Saracen Mineral Holdings’ Carosue Dam processing mill. Picture: Michael Dulaney/The West Australian.
Saracen Mineral Holdings’ Carosue Dam processing mill. Picture: Michael Dulaney/The West Australian.

Saracen Mineral Holdings has announced a $61.2 million capital raising as the gold miner unveiled a first-half profit of $7 million.

The raising, comprising a $27.7 million placement and a $33.6 million rights issue priced at 31 cents a share, will help fund the acquisition of the Thunderbox and Bannockburn gold mines and operations from Norilsk Nickel for an initial $20 million sum.

The balance of funds will be used to ramp-up exploration and development activities at the company's existing operations, reduce debt and improve financial flexibility.

The gold miner also announced today a $7 million profit for the six months to the end of December, which contrasted with a $22.9 million loss in the previous corresponding period.

The result was achieved on a 15 per cent growth in production to 72,337 ounces delivering a 13 per cent boost in revenue to $110.6 million.

Net cash flow from operations was up 10 per cent to $33.8 million.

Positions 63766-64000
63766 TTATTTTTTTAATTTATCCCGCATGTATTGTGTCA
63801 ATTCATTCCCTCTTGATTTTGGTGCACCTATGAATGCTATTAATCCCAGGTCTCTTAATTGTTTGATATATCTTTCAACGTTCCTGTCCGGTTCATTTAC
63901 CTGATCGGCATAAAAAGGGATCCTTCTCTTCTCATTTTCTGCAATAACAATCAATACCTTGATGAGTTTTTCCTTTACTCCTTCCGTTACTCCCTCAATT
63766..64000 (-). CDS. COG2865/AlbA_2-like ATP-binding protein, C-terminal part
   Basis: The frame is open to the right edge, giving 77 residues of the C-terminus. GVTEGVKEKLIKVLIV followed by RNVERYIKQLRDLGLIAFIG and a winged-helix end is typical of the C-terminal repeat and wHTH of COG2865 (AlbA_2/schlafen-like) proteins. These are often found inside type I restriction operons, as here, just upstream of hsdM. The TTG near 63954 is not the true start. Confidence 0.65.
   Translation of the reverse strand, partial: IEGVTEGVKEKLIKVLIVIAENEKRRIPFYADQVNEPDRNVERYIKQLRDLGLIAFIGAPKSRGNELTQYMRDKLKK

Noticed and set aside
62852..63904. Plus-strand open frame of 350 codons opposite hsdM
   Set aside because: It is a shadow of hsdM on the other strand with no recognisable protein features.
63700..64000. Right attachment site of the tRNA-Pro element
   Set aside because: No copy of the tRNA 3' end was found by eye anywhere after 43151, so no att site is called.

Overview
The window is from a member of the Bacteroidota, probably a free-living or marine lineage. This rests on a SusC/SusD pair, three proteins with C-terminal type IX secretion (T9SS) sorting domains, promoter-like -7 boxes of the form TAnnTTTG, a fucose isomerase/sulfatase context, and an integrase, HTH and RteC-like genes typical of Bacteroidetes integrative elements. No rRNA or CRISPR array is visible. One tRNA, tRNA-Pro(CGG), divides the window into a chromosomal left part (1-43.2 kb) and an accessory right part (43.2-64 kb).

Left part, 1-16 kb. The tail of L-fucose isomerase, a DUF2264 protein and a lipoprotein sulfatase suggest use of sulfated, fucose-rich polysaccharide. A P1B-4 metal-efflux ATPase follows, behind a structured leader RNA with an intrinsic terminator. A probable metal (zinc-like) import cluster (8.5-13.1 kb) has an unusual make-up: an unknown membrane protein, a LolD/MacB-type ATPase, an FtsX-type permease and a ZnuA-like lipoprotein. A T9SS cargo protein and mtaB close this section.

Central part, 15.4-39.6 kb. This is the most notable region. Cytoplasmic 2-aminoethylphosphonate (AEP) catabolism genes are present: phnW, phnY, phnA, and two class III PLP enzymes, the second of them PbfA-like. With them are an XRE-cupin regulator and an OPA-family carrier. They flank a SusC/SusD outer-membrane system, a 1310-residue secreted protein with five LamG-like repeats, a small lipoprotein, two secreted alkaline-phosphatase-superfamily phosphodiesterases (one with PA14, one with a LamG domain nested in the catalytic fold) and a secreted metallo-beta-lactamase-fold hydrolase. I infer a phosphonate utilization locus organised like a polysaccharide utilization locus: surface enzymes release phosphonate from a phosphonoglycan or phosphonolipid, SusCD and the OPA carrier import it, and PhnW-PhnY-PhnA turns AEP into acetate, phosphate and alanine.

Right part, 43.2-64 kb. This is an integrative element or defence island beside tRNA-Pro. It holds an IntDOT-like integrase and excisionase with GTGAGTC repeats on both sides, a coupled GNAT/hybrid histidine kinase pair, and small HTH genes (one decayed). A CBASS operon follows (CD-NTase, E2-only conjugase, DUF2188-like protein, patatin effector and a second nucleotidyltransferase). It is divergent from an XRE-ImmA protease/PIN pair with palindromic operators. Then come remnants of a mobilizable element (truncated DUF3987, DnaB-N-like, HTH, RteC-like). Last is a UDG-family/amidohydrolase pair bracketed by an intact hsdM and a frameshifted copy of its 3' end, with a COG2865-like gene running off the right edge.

Saracen was partially insulated from plunging spot prices for gold by its hedge book.

The company held cash and cash equivalents of about $22.8 million at the end of the period, comprising cash on hand of $13.4 million and bullion of $9.4 million.

"With debt drawn of $22 million, net cash of $800,000 is well ahead of market guidance," the company said.

Managing director Raleigh Finlayson said Saracen's cash flow generation was strong during the period, which had placed the company in a robust financial position.

"This strong financial position and the support our hedge book provides, has allowed us to recently acquire the Thunderbox operations at a time when many companies, in the resources sector, are still under pressure to reduce costs and debt," he said.

"This is a quality asset and provides Saracen with the scope to generate profitable gold production over many years."

Shares in Saracen were in a trading halt, having last changed hands for 37.5 cents.

The West Australian

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